Without a doubt illustrating the book J is for Jazz, written by Ann Ingalls and published by Bright Connections Media. It is an alphabet introduction to jazz for kids, in which each letter represents a concept linked to the style or a very relevant historic artist. It was one of those projects which I enjoyed the most and where the work with the art director, Tom Evans, proved extremely enriching and fluid.
I would very much love to work on an animation piece: creation of characters, scenes...or the animation itself. And, since we bring up dreaming and dreaming is free: an animated feature film for adults with a patron producer with an open and creative mind.

And why not, also, a cover page for The New Yorker or for any book of my very-much admired Tom Wolfe. The genie in a bottle always granted wishes in threes...

I have been collaborating with Francesco Franchi, art director of the magazine, IL, for about three years. It is my longest working relationship and one of the projects that I enjoy the most. Francesco is a fantastic art director and his editor in chief, Cristian Rocca and all the professional graphic designers, are brilliant. The magazine takes great care of all possible elements: infography, content layout...a 10 in all aspects.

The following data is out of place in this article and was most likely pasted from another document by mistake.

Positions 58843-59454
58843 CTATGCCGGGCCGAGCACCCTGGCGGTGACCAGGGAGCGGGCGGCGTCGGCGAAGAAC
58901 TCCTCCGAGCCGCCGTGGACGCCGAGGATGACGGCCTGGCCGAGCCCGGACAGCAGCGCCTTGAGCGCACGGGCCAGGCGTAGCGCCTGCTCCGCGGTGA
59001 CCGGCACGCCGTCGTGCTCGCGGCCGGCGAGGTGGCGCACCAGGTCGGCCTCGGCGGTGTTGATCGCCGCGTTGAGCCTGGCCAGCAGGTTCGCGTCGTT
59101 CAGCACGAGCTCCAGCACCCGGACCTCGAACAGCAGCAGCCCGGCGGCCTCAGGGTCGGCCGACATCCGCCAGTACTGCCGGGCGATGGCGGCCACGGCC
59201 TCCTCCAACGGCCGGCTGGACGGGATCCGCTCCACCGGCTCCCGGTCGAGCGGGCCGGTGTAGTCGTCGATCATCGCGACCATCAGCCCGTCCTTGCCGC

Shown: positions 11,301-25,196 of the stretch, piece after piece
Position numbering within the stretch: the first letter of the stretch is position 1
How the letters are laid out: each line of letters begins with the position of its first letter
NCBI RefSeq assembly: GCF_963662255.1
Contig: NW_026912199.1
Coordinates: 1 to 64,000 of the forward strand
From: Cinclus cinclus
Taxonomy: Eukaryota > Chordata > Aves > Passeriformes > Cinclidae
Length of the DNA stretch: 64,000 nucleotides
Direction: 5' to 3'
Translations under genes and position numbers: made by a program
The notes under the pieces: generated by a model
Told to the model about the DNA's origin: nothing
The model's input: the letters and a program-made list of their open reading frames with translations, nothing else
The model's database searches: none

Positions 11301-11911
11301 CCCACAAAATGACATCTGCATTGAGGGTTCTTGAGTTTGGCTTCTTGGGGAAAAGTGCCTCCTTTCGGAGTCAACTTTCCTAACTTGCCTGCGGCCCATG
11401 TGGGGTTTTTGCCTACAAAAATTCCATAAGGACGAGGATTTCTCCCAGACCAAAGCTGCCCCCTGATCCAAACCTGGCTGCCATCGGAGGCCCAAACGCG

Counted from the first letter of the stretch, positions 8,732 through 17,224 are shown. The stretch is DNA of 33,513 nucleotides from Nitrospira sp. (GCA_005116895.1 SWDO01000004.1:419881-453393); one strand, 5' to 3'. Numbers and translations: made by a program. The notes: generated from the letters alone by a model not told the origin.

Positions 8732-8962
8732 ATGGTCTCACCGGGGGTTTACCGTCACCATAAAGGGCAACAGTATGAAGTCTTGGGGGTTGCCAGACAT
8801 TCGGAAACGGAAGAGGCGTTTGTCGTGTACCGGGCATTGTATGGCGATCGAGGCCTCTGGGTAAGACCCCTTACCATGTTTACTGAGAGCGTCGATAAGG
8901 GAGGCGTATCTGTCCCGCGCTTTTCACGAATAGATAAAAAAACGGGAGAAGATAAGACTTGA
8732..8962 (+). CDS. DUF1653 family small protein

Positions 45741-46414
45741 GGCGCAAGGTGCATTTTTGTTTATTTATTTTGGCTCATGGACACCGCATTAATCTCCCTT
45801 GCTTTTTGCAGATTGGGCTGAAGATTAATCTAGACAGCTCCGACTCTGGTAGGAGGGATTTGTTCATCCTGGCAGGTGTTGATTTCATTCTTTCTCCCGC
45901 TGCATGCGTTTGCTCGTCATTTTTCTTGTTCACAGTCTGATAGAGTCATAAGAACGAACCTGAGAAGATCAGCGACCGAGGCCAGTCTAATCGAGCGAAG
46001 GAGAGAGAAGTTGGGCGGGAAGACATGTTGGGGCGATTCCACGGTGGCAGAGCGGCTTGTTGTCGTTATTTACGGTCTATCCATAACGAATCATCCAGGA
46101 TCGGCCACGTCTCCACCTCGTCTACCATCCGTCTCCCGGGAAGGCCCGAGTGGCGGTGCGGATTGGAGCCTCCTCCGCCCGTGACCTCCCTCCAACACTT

As I commented earlier, I could compile an infinite list of illustrators whom I admire. In addition to Pablo Amargo and Noma Bar, I would like to add Magoz, an illustrator who is both colleague and friend from Barcelona who captures brilliant ideas in a simple and impactful way.

The truth of the matter is that the majority of my work is editorial and conventional with regards to formats. At the beginning of this year I carried out, in collaboration with the motion graphic studio The Others, an animation piece for the European Parliament about the prevention of the Ebola virus. It was laborious work and my first serious contact with the world of animation.